NPS Sites Going To The Dogs, At Least Where Canine Volunteers Are Greeting Visitors
Devils Postpile National Monument in California's High Sierra has just taken a four-legged step to engage local dog owners and their canine companions in the monument's volunteer program.
The Paw Patrol program employs dog owning volunteers and their pets as representatives of the monument, to connect with dog loving and dog walking visitors—and serve as examples of great canine behavior and conduct.
The program got its start at Cuyahoga Valley National Park in Ohio during 2010. Cuyahoga’s Interpretation and Visitor Services Ranger Scott Van Houten pretty well sums up the appeal—“Dogs are a great way to make visitor contact at the park,” he says. “They’re just another reason to stop and talk to a uniformed representative.”
Cuyahoga became a unit of the national park service in 1974 and got its current name in 2000. After the tow path recreation trail opened in the early 1990s, visitation to the park doubled. With cycling so popular, the park saw the potential for engaging recreationists with special interests and introduced the bicycling Tow Path Trailblazers in 1993. A horse patrol was started too.
The canine idea came about in 2010 and it’s been a hit. “All the volunteers are trained in first aid,” says Van Houten, “and it’s a good way to meet people. Anything that makes representatives of the park more approachable is great.”
Devils Postpile Supervisory Ranger Maureen Finnerty thought the same thing when she discovered the program. "You're not going to believe this," she said, "but my Mom is actually a Paw Patrol volunteer at Cuyahoga Valley! We were talking about the various volunteers that parks work with, how it's often difficult to engage the visiting public, and she said, 'Boy, you ought to check with Cuyahoga Valley, the have a great dog program.'"
Finnerty did just that in a call to Brady Bourquin, Park Ranger Interpretation, at Cuyahoga Valley, the direct supervisor of the Paw Patrol program. The rest is history.
Devils Postpile’s Paw Patrol Program has also proven to be a huge success with dog owners, monument visitors, and the volunteers. “But these aren't just any dogs in the program,” Finnerty says. “Dogs selected for the pilot program had to pass a rigorous and nationally recognized series of behavioral tests." The monument uses the American Kennel Club's Canine Good Citizen Test to ensure that all canine participants in the program are models for good dog behavior and that their owners help demonstrate to park visitors responsible pet ownership not only in national park sites that allow dogs but at home as well.
Of course, there are many national park settings where dogs are not allowed, even on leash. "We are pleased to have such as an innovative offering like Paw Patrol in our volunteer program," says Cuyahoga Valley superintendent Stan Austin. "It was unique to Cuyahoga Valley because we are one of the few parks that allows dogs. We were interested in launching the program to help visitors recreate with their dogs in the park safely. Additionally, it provides for a unique volunteer opportunity for people who enjoy experiencing the park with their pets. Paw Patrol volunteers and their canines have been a wonderful addition to our volunteer program!"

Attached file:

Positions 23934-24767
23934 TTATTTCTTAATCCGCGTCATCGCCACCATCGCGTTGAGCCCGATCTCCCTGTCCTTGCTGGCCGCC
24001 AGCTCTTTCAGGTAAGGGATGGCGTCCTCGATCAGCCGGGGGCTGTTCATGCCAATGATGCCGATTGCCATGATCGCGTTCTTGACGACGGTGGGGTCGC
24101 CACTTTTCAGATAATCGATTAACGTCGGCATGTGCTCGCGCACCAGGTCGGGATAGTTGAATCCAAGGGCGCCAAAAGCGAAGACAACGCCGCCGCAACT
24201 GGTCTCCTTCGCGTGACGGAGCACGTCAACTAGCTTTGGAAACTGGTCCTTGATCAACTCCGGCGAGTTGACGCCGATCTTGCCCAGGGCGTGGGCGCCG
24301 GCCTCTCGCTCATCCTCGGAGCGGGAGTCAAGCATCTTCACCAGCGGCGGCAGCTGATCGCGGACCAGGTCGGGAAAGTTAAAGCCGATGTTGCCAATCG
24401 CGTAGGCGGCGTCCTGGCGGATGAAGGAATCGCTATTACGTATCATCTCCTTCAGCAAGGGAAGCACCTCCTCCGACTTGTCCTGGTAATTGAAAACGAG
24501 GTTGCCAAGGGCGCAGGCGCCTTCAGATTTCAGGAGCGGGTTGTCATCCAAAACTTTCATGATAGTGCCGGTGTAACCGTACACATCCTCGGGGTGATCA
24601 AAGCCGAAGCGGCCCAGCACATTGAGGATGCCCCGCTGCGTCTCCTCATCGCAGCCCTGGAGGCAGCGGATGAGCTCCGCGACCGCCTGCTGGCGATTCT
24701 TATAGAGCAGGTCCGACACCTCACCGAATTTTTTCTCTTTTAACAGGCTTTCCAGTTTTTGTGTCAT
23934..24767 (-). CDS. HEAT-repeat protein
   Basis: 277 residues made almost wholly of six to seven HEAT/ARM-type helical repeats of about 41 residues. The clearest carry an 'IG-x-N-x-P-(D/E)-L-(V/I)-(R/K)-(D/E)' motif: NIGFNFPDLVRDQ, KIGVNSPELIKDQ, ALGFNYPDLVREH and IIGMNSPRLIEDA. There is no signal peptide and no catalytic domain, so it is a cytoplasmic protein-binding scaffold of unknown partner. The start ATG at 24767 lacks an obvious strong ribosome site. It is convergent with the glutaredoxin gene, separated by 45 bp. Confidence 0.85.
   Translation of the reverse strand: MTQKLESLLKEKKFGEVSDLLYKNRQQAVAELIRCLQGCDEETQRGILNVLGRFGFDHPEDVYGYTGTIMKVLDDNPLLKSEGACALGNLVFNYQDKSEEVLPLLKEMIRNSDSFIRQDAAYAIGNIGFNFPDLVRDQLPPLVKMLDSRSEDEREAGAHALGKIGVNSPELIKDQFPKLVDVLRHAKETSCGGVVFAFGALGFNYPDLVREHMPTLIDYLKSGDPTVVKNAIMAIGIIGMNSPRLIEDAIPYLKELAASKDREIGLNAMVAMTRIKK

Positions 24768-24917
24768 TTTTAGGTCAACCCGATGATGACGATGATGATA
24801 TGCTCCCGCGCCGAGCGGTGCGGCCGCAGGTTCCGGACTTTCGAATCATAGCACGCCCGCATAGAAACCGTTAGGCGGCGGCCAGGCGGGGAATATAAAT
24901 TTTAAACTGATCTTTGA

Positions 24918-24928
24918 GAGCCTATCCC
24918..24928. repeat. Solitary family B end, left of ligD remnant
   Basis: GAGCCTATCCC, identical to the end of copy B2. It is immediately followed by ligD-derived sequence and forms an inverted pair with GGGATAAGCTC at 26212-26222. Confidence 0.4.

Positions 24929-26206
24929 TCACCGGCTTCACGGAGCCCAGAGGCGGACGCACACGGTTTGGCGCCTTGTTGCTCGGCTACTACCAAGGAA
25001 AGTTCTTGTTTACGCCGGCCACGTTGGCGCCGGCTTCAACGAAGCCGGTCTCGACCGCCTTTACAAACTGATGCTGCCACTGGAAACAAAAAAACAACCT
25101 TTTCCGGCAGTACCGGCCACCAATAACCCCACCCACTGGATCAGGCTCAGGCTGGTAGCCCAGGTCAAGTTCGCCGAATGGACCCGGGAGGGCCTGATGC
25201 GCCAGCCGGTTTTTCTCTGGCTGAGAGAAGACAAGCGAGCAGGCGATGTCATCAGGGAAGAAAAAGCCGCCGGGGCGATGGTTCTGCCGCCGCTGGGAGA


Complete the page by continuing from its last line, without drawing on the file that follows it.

At Devils Postpile National Monument, the new Paw Patrol Volunteers have contacted more than 300 visitors to date.
There’s more going on during these visitor interactions than just educating park users about dogs and regulations pertaining to dogs. Paw Patrol volunteers also introduce visitors to monument resources and the topics of resource protection and safety.
Volunteer Paw Patroller Sarah Seaborg, who patrols at Devils Postpile with her black lab Sprocket, said, "Visitors love the dogs. Even if they don't have dogs, they just come up to you and start talking. It's a great way to connect."
Devils Postpile is surrounded by the Inyo National Forest, which allows dogs both on and off leash, and is accessed by a dog-friendly mandatory shuttle system. More than 1,300 dogs and their owners take the shuttle service each year at Devils Postpile—another reason why dogs just seem to fit.
There are about 8 miles of trails in Devils Postpile, and of course, dogs must be on leash and dog owners who hike with their pets are responsible for cleaning up after them. To make that easier, the monument’s trailhead is equipped with Mutt Mitt ® disposable plastic bags!
Finnerty says the program hopes to educate dog owners and other monument visitors about pets in parks, but the effort is also intended to connect volunteers and visitors to monument resources through the eyes of their canine companions.
Inside the monument, the Pacific Crest and John Muir Trail run as a combined trail and the Ansel Adams Wilderness is just outside the boundary. Devils Postpile National Monument was established in 1911 to protect the Devils Postpile formation, a “rare sight in the geologic world” which “ranks as one of the world's finest examples of columnar basalt.” The symmetrical columns soar 60 feet high. Devils Postpile is also famous for 101-foot high Rainbow Falls.